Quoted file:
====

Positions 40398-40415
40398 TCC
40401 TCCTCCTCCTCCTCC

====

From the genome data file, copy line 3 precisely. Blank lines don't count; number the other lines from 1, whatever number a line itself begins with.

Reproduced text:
40401 TCCTCCTCCTCCTCC